If you’re tired of hearing the phrase “disruptive innovation” you can blame Clay Christensen. And while his book that popularized the term (The Innovators Dilemma ) is outstanding, there’s actually another one of his that I like even better. In How Will You Measure Your Life? Christensen (with co-authors James Allworth and Karen Dillon) expands on a lecture he gave on happiness and career satisfaction, prompted in part by several serious health scares.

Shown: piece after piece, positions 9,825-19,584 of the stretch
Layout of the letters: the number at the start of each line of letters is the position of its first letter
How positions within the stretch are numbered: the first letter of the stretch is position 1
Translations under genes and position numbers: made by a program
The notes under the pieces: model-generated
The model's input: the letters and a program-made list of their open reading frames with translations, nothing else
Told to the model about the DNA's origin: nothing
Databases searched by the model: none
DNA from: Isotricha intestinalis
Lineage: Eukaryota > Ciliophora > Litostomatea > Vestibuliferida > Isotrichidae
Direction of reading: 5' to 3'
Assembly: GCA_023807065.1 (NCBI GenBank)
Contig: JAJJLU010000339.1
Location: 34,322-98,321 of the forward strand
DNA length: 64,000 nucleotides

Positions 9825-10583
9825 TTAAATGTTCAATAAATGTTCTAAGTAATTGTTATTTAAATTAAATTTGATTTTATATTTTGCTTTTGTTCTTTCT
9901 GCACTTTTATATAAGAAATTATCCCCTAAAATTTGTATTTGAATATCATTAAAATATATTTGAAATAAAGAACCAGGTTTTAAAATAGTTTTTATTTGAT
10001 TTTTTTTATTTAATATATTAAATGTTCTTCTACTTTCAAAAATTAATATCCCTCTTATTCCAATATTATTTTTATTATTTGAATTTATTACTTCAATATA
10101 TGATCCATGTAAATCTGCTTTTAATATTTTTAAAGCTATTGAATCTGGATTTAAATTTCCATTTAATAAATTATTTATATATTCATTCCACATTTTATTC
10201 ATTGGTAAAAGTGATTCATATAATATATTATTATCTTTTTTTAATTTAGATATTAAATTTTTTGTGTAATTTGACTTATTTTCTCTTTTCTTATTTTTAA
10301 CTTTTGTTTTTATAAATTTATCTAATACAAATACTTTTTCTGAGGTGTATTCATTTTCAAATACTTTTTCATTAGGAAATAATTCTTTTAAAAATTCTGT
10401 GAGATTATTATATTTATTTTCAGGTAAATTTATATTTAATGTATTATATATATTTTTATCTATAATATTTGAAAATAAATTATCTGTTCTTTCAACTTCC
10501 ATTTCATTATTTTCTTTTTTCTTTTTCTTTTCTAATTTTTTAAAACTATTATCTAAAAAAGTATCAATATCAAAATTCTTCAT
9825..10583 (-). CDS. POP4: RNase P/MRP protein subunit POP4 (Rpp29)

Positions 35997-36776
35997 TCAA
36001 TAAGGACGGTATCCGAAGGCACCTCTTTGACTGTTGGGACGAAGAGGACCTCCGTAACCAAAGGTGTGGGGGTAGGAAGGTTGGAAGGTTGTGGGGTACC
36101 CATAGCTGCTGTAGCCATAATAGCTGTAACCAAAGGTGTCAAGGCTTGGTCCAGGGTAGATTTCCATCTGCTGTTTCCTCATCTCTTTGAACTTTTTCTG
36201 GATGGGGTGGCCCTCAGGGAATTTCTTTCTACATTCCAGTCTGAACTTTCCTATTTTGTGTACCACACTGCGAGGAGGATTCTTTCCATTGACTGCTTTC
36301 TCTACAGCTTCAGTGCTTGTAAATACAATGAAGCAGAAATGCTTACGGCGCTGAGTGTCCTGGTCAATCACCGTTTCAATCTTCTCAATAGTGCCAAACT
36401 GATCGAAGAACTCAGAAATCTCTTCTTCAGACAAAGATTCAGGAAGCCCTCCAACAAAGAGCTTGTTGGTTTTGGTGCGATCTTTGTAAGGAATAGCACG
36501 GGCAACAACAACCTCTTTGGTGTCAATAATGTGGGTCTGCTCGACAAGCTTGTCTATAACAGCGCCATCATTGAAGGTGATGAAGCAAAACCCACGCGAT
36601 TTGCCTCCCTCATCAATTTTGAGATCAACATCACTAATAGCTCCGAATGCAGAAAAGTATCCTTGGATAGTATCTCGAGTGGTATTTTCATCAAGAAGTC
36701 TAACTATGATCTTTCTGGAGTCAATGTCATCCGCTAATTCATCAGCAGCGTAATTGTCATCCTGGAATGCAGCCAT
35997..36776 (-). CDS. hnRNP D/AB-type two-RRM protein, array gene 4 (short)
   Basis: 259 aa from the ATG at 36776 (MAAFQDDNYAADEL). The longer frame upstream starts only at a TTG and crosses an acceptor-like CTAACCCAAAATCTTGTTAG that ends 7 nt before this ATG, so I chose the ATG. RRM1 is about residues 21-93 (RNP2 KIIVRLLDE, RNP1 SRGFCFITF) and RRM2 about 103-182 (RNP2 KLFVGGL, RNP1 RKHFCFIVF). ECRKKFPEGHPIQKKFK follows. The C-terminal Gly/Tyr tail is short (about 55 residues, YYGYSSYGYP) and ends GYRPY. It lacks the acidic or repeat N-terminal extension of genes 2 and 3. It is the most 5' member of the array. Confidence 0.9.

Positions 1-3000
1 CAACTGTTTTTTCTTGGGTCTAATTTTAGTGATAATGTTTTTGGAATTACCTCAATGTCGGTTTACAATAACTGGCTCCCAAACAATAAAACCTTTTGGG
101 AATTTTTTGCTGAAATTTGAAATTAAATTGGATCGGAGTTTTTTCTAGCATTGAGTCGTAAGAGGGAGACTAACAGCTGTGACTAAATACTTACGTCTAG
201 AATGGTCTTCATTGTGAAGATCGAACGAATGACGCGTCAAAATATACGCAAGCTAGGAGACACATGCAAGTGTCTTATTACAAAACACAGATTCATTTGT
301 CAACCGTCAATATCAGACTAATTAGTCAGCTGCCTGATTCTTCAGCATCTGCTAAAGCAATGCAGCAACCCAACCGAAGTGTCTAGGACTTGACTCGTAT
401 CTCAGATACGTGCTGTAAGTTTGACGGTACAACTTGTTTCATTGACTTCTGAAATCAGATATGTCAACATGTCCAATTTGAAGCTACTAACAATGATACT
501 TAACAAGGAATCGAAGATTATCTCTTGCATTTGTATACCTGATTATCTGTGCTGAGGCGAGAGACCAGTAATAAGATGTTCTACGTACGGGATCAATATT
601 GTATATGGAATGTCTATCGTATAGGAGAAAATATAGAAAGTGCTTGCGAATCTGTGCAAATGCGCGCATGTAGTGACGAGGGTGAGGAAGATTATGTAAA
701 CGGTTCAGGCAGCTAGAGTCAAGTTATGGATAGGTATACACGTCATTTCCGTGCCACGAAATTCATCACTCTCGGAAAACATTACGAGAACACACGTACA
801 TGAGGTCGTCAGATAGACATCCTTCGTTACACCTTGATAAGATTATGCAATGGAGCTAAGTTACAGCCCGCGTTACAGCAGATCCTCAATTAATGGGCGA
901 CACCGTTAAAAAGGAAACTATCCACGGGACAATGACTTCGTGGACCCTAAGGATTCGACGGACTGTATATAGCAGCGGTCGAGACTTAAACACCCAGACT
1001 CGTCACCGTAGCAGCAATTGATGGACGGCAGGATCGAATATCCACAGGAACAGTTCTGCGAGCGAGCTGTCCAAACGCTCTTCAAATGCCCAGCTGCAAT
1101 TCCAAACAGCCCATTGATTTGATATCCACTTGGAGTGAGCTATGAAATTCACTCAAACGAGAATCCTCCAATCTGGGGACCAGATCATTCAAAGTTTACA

In order to really find happiness, you need to continue looking for opportunities that you believe are meaningful, in which you will be able to learn new things, to succeed, and be given more and more responsibility to shoulder.
But what comes through as you get further along is wisdom forged in part from having witnessed many ostensibly “successful” people end up deeply unhappy following years in an unfulfilling career, along with the sense of urgency that comes from facing down your own mortality:
If the decisions you make about where you invest your blood, sweat, and tears are not consistent with the person you aspire to be, you’ll never become that person.